In Transnistria foreign religious groups may not undertake religious activities and do not have the status of officially registered religious groups. Foreign citizens cannot be founders or members of religious groups.

In Transnistria the authorities do not allow religious groups to participate in elections or other political party activities or to support NGOs involved in elections.

A decree signed by Transnistrian leader Evgeny Shevchuk in February institutionalized alternative service for conscientious objectors to military duties. According to the law, citizens have the right to choose alternative civilian service over military service if the latter contradicts an individual’s religion and beliefs. At the same time, alternative civilian service can be performed only at organizations under the Transnistrian or “other military forces,” and at institutions subordinate to the “executive bodies of the state or local administration.” According to the Transnistrian criminal code, courts may sentence those who avoid or evade military service to imprisonment of three to 10 years.

Government Practices

A court in the Chisinau district of Buiucani ordered the dissolution of the two Falun Gong organizations in the country: Falun Gong Moldova and Falun Dafa, which had both registered as public associations after unsuccessful attempts to register as religious groups. In 2013 the Association for the Protection of the Disabled and Veterans “Echitate” had filed a request to place the Falun emblem, which incorporated five swastikas based on that symbol’s usage in traditional Chinese religious documents, into the register of materials with extremist character kept by the MOJ pursuant to the law on extremism. Despite an “irrevocable” court decision on the same subject in 2010, where the Buiucani court did not find the Falun symbol to be extremist, the same court readmitted the case and in April adopted a decision to remove the two associations from the State Register of Public Associations on the grounds of promoting extremist activities and using a symbol similar to the Nazi swastika. The Falun Gong associations exhausted legal remedies in lower courts and at year’s end the case was pending a final decision at the Supreme Court of Justice.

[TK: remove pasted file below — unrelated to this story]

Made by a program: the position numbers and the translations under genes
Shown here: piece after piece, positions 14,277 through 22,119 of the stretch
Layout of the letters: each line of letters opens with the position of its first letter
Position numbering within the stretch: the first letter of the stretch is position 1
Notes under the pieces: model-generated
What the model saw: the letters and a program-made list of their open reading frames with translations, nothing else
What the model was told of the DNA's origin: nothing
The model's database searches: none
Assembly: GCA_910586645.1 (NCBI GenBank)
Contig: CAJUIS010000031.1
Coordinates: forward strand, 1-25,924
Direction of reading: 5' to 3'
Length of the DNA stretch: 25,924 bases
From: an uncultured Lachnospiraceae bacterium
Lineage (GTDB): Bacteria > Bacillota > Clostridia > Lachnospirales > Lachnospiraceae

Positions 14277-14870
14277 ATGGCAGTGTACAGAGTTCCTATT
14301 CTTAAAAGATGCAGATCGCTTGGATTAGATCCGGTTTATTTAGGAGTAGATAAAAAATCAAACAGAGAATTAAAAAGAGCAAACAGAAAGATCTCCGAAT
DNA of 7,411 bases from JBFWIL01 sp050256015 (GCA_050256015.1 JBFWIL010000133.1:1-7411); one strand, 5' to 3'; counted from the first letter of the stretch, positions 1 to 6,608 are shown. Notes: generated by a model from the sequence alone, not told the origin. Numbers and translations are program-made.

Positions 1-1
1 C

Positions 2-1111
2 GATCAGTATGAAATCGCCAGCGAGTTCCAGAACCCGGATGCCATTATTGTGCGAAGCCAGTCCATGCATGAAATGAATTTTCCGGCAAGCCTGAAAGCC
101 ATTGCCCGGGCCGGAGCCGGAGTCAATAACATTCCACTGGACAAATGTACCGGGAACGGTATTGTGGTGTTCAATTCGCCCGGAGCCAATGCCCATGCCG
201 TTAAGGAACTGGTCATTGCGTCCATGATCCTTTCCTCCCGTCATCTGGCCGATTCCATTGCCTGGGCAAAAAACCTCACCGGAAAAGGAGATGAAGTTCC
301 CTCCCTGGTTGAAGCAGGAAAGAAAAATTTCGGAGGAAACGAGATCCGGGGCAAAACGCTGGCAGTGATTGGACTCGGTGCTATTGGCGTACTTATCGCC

The government continued to grant privileges to MOC clergy it did not grant to other religious groups. Under a cooperation agreement between the MOJ and the MOC, MOC chaplains had free access to detention facilities for religious assistance without prior approval of the prison administration. A cooperation agreement between the MOC and the Ministry of Defense allowed MOC priests to preach to National Army units, bless military personnel prior to their enrollment in peacekeeping missions, and distribute religious literature to libraries within the army. Following a 2013 agreement with the Ministry of Labor, Social Protection, and Family, the MOC began developing a network of Christian social assistance, including opening day care centers and temporary shelters within churches and monasteries. The authorities also granted privileges to the MOC regarding the importation of religious materials and the restitution of church property.

The government issued a diplomatic passport to Metropolitan Vladimir of Chisinau and all Moldova, the highest-ranking cleric in the MOC. He was the only religious leader accorded this privilege. In July the government conferred a presidential honor award on Metropolitan Vladimir in appreciation for his “special merits in the moral and spiritual revival of the society,” as well as for his contributions to “the promotion of Orthodox Christian values,” and the restoration of churches.

During the year the MOJ registered 51 religious entities, including three new Christian denominations, five religious institutions, and 43 religious groups as component parts of existing religious denominations, including the Baptist Church, the Lutheran Church, the MOC, the BOC, and the Union of Pentecostal Churches. The three new Christian denominations were the Metropolitan Church of Eastern Moldova, the Augustinian Lutheran Church, and the Movement of Christian Organizations.

The Spiritual Gathering of Muslims of Moldova, which had registered as an NGO after unsuccessful attempts to register as a religious group, did not attempt to register with the MOJ again. The group stated it no longer believed a positive outcome was likely. The MOJ reported the group’s previous applications had been denied because it had not submitted the correct documentation. Registration as an NGO allowed the group to conduct commercial activities such as opening a bank account, but not religious activities.